This post writes up tweets I sent last night. The case is not overwhelming, and maybe not even decisive, but it’s worth rehearsing the arguments for. I’ll write this as though it were for a UK audience only, but the basic idea applies, with some qualifications, for other central banks too.
In the UK QE meant the BoE creating new money, electronic central bank reserves, and buying long-dated government bonds [government bonds that mean that you get your money back in a long time, like 10 years] from private sector holders.
We can think of this as a two step process [even though it was only 1 step in practice]. Step 1: create new electronic money and buy a short dated government bond [often called a ‘Treasury bill’]. Step 2: find someone who will swap the short-dated bond with you for a long-dated one.
Step 1 is – a few details aside – what the central bank does when it does monetary policy in normal times, when the central bank interest rate is away from the zero bound. This is the step that is pointless at the zero bound, and necessitates QE in the first place. Unfortunately, it’s exactly the step that was emphasized by the BoE when QE was first done [see Mervyn King speeches from the time, and other BoE communication, including educational material about ‘injecting money’]. The fact that the interest rate is zero is telling us that people are sated with whatever it is that makes money special and distinct from government bonds, leaving them both to be default risk free assets with the same yield. So the central bank undertaking that trade leaves things as they were. And hence is not stimulative. An attractive feature of emphasising step 1 was continuity. ‘We used to do monetary policy using the price of money, now we are using the quantity, but it’s basically the same thing.’ Stressing continuity was a worthy motive, but not at the expense of misleading to the extent that you stress the bit of a policy you privately think does not work.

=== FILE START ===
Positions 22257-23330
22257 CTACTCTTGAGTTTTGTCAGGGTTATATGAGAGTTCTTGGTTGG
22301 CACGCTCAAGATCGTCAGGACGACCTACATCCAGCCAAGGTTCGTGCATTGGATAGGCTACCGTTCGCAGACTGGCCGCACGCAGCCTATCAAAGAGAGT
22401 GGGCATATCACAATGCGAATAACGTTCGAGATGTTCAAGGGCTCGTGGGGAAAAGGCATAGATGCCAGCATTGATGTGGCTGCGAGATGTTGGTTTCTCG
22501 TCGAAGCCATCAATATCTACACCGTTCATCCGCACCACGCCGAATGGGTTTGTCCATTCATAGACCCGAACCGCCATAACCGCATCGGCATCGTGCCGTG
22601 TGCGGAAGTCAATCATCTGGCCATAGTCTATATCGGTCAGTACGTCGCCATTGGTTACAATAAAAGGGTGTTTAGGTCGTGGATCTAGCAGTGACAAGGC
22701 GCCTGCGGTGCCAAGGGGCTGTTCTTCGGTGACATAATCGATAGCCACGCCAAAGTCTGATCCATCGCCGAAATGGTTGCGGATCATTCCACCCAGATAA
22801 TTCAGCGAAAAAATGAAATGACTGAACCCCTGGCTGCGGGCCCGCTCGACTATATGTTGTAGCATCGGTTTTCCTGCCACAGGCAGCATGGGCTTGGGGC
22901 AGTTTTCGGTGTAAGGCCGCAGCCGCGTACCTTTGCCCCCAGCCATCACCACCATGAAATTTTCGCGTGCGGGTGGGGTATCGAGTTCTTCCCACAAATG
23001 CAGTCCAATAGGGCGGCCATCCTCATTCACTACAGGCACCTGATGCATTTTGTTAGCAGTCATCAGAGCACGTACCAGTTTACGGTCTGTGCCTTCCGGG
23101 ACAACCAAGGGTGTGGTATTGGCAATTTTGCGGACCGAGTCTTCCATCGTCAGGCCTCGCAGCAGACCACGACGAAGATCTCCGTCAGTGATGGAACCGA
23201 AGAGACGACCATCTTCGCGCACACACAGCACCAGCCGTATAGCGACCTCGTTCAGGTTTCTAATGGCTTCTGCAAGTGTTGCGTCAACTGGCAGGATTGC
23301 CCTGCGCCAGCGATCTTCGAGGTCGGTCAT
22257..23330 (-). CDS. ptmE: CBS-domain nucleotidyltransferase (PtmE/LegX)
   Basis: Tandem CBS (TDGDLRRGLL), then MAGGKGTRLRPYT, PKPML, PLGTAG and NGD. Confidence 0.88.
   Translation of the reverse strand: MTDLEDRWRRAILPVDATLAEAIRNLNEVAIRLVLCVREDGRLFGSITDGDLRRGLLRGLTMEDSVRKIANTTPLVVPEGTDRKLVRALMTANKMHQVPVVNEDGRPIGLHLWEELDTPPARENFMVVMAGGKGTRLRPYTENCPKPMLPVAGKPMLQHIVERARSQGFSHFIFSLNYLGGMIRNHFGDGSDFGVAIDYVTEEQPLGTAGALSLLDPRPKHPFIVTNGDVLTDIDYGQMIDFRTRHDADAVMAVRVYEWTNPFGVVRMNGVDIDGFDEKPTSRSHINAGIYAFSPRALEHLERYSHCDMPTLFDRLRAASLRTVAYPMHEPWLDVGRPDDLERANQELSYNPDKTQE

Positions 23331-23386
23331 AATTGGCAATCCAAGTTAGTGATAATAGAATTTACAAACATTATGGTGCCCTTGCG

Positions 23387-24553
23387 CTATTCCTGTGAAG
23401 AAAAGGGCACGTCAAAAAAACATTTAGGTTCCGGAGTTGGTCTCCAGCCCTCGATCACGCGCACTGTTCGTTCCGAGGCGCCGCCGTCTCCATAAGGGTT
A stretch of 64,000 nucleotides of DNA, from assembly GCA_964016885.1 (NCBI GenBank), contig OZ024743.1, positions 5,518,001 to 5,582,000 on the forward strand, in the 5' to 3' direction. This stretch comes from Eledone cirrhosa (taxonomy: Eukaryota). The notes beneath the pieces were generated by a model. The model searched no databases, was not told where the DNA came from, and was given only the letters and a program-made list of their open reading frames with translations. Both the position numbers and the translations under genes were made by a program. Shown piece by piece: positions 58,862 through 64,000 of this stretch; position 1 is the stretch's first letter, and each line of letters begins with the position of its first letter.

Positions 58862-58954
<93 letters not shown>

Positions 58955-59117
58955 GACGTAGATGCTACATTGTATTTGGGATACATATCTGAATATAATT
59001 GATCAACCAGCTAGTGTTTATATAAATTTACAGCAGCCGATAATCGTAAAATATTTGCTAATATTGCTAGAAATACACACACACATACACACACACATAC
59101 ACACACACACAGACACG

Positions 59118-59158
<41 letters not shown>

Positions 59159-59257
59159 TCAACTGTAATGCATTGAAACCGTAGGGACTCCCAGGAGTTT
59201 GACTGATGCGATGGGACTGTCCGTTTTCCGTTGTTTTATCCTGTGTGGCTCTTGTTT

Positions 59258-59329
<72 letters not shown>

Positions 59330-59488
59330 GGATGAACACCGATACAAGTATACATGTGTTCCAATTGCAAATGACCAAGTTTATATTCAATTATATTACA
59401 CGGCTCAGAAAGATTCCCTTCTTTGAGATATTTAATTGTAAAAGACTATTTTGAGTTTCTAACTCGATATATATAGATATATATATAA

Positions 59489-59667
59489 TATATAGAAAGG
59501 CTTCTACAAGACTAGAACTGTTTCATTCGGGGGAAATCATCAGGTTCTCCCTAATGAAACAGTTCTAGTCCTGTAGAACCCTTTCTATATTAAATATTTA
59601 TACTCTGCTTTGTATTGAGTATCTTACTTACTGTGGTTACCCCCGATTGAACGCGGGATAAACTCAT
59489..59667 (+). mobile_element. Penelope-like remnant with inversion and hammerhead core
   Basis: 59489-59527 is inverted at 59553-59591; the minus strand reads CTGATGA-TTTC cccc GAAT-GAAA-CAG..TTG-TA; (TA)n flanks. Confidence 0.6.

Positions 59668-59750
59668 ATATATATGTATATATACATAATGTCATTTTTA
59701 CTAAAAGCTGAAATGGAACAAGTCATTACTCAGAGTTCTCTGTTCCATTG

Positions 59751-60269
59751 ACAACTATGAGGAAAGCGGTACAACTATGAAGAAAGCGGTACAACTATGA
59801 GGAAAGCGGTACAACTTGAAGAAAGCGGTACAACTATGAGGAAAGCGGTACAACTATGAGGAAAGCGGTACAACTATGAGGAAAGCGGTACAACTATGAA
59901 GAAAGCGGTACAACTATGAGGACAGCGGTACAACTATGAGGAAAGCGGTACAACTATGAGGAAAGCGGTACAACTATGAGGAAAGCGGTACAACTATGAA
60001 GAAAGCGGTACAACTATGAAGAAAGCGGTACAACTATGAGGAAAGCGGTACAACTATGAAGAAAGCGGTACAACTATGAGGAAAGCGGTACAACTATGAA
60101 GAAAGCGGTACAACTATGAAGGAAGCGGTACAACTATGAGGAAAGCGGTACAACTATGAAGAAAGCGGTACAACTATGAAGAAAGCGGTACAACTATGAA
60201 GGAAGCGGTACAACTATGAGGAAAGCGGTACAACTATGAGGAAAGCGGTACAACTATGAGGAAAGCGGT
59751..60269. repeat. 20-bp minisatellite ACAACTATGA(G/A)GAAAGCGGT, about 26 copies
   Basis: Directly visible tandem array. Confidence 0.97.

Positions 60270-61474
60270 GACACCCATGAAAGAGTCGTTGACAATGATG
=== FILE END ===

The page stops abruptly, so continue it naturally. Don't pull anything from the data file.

Step 2 is what might just do something/ did something in the past. Long-term government bonds are thought to be less liquid than short term bonds. They normally trade at a discount relative to what we would guess given expectations about interest rates over the life of the bond. Buying them compresses this discount, bidding up the price, and lowering the cost of finance for private sector entities.
Since step 1 is redundant, QE could have been done with step 2 only. This would, most practically, be carried out by the Treasury’s Debt Management Office, and involve them selling short term bonds and using the proceeds to buy long. This is often termed a ‘twist’, after ‘Operation Twist’ in the 1961 carried out by the Fed.
Would there have been any advantage in doing a twist-only QE?
Obviously it would have cut out the misleading central bank verbage about pumping money. They surely would not have talked about pumping money if no money was pumped.
It would also have avoided fuelling the political difficulties created by the misapprehension of actual QE as being about funnelling money ‘to banks’, or other undeserving parties.
This was what provided the motivation behind ideas like ‘People’s QE’. PQE involved the BoE creating money and using it to buy things ‘for the people’ and not ‘for banks’, like environmental infrastructure, or similar. It was based on a complete misunderstanding of QE. Somehow failing to realise that the money creation would simply put money in the accounts of other private sector entities [just like bond buying does, remembering that pension funds hold a lot of those], and which, obviously, end up being deposits at banks. And it was a misunderstanding, or perversion of the money-creation part, which was always intended to be temporary, and to be reversed later.